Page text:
Distant Storm: Florida’s Role in the Civil War
A Sesquicentennial Exhibit

Civil War

In commemoration of the sesquicentennial of the American Civil War, the Department of State’s State Library and Archives of Florida presents “Distant Storm: Florida’s Role in the Civil War, an Online Sesquicentennial Exhibit.”

Beginning with a background to secession, this exhibit explores Florida’s Civil War history through an online narrative and descriptive presentation of original documents and manuscripts from the collections of the Department of State’s State Library and Archives of Florida.

Subsequent sections will cover events and topics relevant to Florida for each year of the war, 1861-1865.

Prologue

Prologue:

From the Yearbook Pages of a College Freshman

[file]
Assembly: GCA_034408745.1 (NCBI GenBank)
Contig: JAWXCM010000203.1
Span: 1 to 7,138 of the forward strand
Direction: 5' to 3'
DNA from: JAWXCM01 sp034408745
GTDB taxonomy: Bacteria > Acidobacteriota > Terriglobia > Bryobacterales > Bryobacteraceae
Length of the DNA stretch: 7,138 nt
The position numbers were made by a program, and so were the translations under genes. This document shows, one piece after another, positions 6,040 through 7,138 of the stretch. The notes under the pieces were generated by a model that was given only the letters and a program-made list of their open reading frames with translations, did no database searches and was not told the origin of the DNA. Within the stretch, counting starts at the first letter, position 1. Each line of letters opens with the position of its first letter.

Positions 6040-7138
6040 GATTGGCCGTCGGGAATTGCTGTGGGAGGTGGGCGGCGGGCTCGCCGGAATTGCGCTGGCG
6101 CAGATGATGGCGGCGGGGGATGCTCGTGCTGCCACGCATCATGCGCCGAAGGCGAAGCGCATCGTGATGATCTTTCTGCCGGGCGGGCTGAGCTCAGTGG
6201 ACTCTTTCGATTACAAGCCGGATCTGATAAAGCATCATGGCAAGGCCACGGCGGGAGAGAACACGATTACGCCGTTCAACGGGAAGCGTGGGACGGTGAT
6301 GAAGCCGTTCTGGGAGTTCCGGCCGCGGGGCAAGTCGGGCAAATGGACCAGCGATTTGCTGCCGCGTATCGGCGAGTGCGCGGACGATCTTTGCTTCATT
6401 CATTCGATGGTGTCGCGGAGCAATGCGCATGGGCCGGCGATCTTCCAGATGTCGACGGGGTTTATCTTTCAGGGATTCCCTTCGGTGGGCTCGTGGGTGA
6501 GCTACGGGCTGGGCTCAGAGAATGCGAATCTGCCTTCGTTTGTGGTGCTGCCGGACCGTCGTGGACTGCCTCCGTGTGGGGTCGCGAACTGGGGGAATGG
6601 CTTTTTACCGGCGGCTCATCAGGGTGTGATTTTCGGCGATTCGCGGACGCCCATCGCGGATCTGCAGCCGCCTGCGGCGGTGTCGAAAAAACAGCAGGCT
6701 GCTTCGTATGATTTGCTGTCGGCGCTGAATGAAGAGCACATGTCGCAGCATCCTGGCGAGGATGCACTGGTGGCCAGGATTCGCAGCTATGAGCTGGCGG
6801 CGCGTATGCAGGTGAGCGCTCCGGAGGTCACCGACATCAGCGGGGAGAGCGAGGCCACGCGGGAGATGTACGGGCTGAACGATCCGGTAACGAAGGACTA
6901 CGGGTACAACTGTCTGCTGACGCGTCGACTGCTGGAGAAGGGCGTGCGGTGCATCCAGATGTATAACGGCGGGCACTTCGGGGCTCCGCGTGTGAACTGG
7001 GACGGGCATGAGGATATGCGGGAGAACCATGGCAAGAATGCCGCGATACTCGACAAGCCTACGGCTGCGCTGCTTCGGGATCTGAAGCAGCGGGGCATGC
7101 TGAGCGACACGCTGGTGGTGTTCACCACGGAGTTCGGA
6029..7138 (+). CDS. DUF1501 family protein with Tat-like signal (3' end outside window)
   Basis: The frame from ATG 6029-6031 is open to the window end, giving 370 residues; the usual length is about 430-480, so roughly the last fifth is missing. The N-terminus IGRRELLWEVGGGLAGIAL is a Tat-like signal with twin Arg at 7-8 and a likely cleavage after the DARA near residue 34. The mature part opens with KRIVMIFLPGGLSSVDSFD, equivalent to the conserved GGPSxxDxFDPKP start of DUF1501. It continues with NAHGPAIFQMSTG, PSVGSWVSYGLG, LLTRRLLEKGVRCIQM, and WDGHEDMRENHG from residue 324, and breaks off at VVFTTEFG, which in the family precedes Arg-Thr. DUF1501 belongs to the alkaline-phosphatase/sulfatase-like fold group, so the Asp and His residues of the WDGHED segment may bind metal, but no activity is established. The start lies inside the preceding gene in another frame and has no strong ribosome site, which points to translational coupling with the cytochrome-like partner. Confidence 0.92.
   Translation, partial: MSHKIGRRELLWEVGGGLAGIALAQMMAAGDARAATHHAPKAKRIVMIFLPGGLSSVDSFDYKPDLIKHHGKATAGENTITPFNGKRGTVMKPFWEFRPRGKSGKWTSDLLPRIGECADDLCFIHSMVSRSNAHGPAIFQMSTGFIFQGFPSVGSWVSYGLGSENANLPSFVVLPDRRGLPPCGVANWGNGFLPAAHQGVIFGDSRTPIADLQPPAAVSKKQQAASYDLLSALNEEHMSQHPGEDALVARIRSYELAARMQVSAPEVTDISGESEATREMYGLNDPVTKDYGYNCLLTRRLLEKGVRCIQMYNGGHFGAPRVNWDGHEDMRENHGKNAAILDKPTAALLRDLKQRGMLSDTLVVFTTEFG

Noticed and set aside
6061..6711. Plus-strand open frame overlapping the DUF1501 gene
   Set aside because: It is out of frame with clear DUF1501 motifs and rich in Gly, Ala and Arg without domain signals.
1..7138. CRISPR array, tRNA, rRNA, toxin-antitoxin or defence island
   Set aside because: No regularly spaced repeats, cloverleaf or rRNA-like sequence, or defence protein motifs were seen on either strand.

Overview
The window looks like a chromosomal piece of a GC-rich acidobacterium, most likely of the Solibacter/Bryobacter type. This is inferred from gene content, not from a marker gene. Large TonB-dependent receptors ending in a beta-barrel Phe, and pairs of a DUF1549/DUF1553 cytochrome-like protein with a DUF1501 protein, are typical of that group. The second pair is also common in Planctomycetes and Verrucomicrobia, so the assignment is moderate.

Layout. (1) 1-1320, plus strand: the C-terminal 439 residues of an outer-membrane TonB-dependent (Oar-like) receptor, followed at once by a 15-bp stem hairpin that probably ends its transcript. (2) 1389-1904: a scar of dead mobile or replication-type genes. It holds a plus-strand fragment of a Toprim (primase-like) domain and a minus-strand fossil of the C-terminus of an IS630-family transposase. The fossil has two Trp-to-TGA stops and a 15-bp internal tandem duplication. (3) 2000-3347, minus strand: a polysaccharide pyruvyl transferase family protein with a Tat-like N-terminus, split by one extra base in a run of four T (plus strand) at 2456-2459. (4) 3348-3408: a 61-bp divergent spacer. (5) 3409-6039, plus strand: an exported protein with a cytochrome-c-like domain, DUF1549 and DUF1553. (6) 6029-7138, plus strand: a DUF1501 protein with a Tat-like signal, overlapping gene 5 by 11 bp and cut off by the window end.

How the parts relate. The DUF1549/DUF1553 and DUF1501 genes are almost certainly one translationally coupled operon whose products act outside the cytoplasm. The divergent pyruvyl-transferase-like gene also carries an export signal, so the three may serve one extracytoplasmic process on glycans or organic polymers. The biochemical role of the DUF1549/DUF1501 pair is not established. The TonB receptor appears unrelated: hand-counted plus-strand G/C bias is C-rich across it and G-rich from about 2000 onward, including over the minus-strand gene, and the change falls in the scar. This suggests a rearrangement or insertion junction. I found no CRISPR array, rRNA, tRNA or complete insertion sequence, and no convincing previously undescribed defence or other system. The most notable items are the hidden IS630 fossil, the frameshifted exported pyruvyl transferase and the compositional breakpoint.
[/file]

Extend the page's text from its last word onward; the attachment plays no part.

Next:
John D. Pittman’s first year of college was unusually dramatic. Abraham Lincoln was elected President and on December 20, South Carolina seceded.


Before 1861

Before 1861:

Florida’s Journey into Civil War

This section focuses on the history of slavery in Florida, the development of tensions between North and South, and Florida’s withdrawal from the Union.


1861-1862

1861-1862:

The Confederacy in 1861-1862

Florida entered the Civil War as one of the original seceding states. Despite Union incursions and an ever tightening naval blockade, Florida ended 1862 as an increasingly brittle but intact member of the Confederacy.